She’d insisted she wanted to move herself in, and it had gone okay until she started trying to move her books. April realized she might have been just a smidge hasty about turning down that help with unloading her parents had offered. Her phone was still at seventy-five percent, so she called her parents.
Her mother answered the phone breathless. “April. Dear. Is. Everything. Okay?”
That rhythmic panting could only mean one thing.
“Gross, Mom. I told you, if you and Dad are having grown-up time, don’t answer the phone.”
Her mom moaned and April hung up.
April wasn’t a prude. She liked sex. And she loved that her parents were caring and adored knowing their sexual relationship was healthy. She was just really over listening to the soundtrack. It was killing her libido.
Calling her parents back was out of the question now unless she wanted even more mental images she could really do without. And she had to get the U-Haul back to the over-night lot before they opened in the morning or pay a fee that cost more than the truck rental itself.
April thought about it for a moment and decided to take a quick trip to the local office supply store. When she’d bought some supplies to label her things, there had been rolling carts in the same aisle. A few wheels to help with the boxes, along with some coffee, and she’d be back in business.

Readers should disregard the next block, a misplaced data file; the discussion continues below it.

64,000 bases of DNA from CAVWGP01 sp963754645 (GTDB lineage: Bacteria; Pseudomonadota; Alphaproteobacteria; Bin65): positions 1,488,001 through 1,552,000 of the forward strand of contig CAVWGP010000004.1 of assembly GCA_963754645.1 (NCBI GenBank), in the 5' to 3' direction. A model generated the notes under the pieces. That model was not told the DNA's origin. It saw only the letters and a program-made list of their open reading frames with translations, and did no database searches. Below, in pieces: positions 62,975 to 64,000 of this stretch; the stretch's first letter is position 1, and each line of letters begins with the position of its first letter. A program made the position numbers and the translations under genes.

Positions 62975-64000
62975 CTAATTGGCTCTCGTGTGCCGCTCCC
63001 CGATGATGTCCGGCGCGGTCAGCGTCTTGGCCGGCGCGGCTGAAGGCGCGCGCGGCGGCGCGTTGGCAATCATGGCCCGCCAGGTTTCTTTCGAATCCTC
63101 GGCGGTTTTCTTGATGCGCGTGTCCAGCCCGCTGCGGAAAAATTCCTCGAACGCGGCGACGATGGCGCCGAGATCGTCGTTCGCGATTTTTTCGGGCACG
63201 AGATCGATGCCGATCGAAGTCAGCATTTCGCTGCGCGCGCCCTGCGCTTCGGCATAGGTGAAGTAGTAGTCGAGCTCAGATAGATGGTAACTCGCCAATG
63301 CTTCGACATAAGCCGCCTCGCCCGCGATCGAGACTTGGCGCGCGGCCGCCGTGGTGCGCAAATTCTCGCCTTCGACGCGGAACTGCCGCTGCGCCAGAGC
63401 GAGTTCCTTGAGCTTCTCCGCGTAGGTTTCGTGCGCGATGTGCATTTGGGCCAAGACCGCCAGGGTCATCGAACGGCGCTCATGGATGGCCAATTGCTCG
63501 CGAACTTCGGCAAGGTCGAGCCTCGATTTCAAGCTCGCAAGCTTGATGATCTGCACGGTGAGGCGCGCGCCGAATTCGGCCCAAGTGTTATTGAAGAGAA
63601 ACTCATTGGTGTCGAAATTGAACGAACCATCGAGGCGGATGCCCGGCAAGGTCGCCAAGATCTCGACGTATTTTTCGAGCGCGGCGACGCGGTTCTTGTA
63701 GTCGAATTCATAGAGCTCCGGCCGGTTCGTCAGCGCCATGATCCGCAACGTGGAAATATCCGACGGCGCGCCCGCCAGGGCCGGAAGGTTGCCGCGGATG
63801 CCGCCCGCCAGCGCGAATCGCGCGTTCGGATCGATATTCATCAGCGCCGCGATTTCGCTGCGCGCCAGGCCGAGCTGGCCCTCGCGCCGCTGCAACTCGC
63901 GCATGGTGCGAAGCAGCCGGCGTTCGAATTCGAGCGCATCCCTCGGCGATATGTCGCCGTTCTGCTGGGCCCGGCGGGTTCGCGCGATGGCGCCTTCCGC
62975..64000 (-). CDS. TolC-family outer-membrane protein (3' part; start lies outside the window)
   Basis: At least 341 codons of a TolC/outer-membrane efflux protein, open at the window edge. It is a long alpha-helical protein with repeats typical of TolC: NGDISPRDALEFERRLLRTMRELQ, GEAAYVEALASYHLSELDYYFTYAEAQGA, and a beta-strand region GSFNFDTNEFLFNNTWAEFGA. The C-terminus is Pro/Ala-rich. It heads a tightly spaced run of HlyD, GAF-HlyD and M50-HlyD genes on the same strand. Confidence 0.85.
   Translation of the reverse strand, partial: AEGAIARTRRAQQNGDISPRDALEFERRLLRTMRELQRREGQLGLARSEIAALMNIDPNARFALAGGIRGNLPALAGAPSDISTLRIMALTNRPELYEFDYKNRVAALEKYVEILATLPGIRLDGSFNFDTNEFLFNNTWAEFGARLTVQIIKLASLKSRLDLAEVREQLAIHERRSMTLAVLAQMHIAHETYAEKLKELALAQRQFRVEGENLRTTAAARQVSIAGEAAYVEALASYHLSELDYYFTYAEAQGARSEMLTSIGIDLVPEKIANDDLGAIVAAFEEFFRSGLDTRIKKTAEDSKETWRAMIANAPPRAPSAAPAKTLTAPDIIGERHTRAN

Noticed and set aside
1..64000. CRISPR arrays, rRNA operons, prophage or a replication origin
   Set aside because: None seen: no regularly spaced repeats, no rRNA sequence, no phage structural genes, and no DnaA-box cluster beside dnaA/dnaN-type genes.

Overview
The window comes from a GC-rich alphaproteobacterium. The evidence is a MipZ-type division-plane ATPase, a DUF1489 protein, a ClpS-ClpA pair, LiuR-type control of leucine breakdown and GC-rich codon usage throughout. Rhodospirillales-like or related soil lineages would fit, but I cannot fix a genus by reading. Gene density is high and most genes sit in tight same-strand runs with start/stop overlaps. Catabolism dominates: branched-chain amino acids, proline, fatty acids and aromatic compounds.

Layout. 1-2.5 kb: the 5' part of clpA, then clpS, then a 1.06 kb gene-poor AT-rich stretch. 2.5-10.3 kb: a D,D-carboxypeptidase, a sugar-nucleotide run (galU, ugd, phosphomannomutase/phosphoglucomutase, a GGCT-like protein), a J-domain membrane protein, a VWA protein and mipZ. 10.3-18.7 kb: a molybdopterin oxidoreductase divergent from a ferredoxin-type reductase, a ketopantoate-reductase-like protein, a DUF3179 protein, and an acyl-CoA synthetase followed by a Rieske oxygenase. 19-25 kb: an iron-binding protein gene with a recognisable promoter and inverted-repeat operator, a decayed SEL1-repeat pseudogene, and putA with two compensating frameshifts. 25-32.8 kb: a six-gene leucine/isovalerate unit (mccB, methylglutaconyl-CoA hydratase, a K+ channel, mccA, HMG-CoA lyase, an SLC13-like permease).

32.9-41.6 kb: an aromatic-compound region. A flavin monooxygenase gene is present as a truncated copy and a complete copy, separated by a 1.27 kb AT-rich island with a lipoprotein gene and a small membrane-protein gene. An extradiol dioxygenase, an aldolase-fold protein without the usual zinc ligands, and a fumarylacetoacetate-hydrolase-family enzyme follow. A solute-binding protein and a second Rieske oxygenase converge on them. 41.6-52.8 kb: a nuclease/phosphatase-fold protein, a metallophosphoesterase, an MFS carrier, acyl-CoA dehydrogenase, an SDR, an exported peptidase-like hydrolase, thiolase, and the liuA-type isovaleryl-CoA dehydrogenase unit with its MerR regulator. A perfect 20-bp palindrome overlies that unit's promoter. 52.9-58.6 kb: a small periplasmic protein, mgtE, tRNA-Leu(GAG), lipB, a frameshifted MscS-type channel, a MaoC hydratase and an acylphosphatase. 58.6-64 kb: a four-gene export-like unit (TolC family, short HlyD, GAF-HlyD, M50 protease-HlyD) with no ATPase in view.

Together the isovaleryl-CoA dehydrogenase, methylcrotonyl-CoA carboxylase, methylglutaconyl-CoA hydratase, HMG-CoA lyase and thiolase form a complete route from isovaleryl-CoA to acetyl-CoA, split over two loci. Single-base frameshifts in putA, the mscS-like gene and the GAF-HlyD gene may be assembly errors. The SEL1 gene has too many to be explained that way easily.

A buzz against her leg drew her eyes to her parent’s number on her cell. April hit ignore. She needed some parental sex decompression time.
She’d planned on another six months at home, but her parents were killing her. Not to mention what their attitudes had done to her social life. Taking a man home was not all that appealing when her parents were having a healing ritual with tantric moaning across the hall. The first man she brought to her new house better eat his Wheaties or he’d end up mumbling incoherently when she was done with him. She was a little hard up, but she refused to let her father high five another one of her sex partners.
Her parents had her best interests at heart, but they took away a bit too much of the mystery for her. She made a mental note to not give them a key to her new place as she hit the closest drive-thru for some coffee.